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The boon for Tedford’s Fresno State turnaround? Tickets, recruits, and buzz.

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The boon for Tedford’s Fresno State turnaround? Tickets, recruits, and buzz.

Jeff Tedford and his Bulldogs are well on their way to giving Fresno State officials something they’ve dreamed about for years: Leverage on the ticket prices.

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By my calculations, the Bulldogs’ 27-3 victory over host San Diego State last Saturday cost me $45 – no, make that 60 bucks.

Now the only question is when Fresno State will make me pay up.

I didn’t bet against my alma mater. I’m talking about the cost of my football season ticket. Head coach Jeff Tedford and his players are well on their way to giving university officials something they’ve dreamed about for years: Leverage on the pricing of tickets.

First, the San Diego State game.

The Bulldogs never trailed en route to their fourth straight victory. Fresno State is 5-2 on the year and 4-0 in the Mountain West Conference. The team picked by experts to finish last in the West Division now sits alone at the summit.

Next up: UNLV at Bulldog Stadium on Saturday, kickoff at 7 p.m.

The Bulldogs’ offense was led by quarterback Marcus McMaryion (10 of 16 passing, 176 yards, no interceptions) and running back Josh Hokit (76 yards rushing, three touchdowns, no fumbles by him or any other Bulldog runner).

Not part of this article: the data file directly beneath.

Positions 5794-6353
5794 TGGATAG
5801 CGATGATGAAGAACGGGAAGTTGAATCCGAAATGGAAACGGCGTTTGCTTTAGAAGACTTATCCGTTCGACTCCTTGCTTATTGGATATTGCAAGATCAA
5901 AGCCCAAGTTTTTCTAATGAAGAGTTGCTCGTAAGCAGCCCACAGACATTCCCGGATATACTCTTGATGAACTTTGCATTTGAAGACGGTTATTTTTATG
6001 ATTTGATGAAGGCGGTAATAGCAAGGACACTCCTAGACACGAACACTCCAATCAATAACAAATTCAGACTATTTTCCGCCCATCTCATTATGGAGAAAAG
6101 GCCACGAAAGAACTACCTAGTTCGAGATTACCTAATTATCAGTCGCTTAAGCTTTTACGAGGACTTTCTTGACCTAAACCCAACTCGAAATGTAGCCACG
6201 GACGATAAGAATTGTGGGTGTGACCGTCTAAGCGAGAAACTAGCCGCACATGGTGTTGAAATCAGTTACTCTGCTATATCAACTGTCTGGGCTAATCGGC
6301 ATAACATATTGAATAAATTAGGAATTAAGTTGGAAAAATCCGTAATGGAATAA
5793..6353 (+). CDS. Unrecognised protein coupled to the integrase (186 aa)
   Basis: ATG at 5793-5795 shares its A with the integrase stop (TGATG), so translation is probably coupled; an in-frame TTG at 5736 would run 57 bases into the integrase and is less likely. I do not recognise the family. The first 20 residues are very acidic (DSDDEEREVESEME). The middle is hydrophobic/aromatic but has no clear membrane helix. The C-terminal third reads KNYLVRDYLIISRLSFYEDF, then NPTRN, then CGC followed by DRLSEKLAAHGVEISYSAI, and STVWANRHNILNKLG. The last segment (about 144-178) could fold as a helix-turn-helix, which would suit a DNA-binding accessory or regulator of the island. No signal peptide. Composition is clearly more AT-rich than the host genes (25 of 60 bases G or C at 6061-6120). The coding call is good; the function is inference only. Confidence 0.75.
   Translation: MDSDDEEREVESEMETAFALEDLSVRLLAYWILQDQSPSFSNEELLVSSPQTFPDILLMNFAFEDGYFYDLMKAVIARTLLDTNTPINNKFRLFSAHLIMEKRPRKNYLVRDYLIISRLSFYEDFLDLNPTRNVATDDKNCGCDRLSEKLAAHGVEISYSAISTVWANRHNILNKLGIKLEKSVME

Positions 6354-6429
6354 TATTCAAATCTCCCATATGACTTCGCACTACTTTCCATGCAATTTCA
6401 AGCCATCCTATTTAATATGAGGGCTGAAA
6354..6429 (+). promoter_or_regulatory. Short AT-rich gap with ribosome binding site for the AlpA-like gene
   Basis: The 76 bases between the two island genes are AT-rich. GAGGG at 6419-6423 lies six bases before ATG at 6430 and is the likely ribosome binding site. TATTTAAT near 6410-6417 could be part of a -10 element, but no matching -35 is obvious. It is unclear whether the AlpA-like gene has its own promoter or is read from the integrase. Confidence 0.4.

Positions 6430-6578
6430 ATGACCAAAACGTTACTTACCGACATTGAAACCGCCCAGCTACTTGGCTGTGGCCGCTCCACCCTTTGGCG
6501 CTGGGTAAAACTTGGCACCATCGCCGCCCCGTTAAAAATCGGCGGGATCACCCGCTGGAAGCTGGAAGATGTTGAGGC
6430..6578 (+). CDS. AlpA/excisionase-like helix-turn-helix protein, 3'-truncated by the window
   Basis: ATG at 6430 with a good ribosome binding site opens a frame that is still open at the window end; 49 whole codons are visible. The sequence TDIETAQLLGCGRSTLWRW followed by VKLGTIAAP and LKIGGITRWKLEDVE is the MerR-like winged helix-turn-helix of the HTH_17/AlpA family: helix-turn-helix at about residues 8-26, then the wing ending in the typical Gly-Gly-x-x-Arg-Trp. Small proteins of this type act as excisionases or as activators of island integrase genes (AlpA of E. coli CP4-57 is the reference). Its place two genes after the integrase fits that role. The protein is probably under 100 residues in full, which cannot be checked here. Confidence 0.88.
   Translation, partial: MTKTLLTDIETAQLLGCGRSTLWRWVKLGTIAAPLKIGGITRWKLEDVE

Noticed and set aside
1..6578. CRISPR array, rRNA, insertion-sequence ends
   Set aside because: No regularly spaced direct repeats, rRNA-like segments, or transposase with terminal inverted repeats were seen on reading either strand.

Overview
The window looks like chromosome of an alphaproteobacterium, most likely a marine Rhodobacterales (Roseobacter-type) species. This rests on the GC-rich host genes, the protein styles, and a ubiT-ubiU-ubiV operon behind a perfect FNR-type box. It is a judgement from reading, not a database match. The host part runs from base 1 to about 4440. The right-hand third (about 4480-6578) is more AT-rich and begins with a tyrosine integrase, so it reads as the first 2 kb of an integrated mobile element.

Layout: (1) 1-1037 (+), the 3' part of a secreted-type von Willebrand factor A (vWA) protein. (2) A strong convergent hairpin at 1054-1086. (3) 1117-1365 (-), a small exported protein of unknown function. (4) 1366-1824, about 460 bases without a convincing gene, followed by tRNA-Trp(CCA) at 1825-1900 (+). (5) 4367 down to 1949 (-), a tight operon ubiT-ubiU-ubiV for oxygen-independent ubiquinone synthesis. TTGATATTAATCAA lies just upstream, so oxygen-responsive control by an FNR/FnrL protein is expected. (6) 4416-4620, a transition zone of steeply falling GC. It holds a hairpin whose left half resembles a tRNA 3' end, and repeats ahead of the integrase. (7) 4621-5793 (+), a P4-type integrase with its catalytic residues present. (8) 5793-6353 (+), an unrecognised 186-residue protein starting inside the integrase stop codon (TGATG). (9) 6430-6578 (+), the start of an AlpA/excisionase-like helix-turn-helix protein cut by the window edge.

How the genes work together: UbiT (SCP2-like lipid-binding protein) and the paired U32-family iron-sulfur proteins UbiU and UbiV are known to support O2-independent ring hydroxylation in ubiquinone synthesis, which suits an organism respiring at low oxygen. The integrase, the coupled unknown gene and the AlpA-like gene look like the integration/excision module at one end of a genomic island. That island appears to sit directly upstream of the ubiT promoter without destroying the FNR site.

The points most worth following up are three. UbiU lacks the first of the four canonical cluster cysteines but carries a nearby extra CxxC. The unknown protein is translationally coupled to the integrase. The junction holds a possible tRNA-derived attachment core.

The Aztecs took the game’s opening kickoff on an 83-yard drive that ended in a lost fumble. They had a 61-yard drive in the second quarter that ended with their only points of the game. For the rest of the night, the Aztecs managed just 111 yards total offense.

A consistently stout defense solves many problems.

Tedford at his weekly news conference on Monday was asked what he found most satisfying about the game.

“The way we played together as a team in all three phases (offense, defense, special teams),” Tedford said. “We had patience in the run game and ran hard. We protected the football. The plan going in was to run the ball ‘downhill.’ Defensively, the first drive took eight minutes or something like that off the clock. The fumble was huge – to come up with a turnover there. But then things kind of settled down. Once we were able to get a lead, we kind of turned them into a little more one-dimensional (team) – they had to throw it.”

Judging by news reports and game stats, the Bulldogs’ performance was methodical. I’ve come to view “methodical” as the highest praise for a winning football program – systematic, disciplined, relentless, resilient. The Green Bay Packers of Vince Lombardi were methodical.

The San Diego State victory is one to savor for years to come. The Aztecs beat Arizona State (on the road) and Stanford earlier in the season.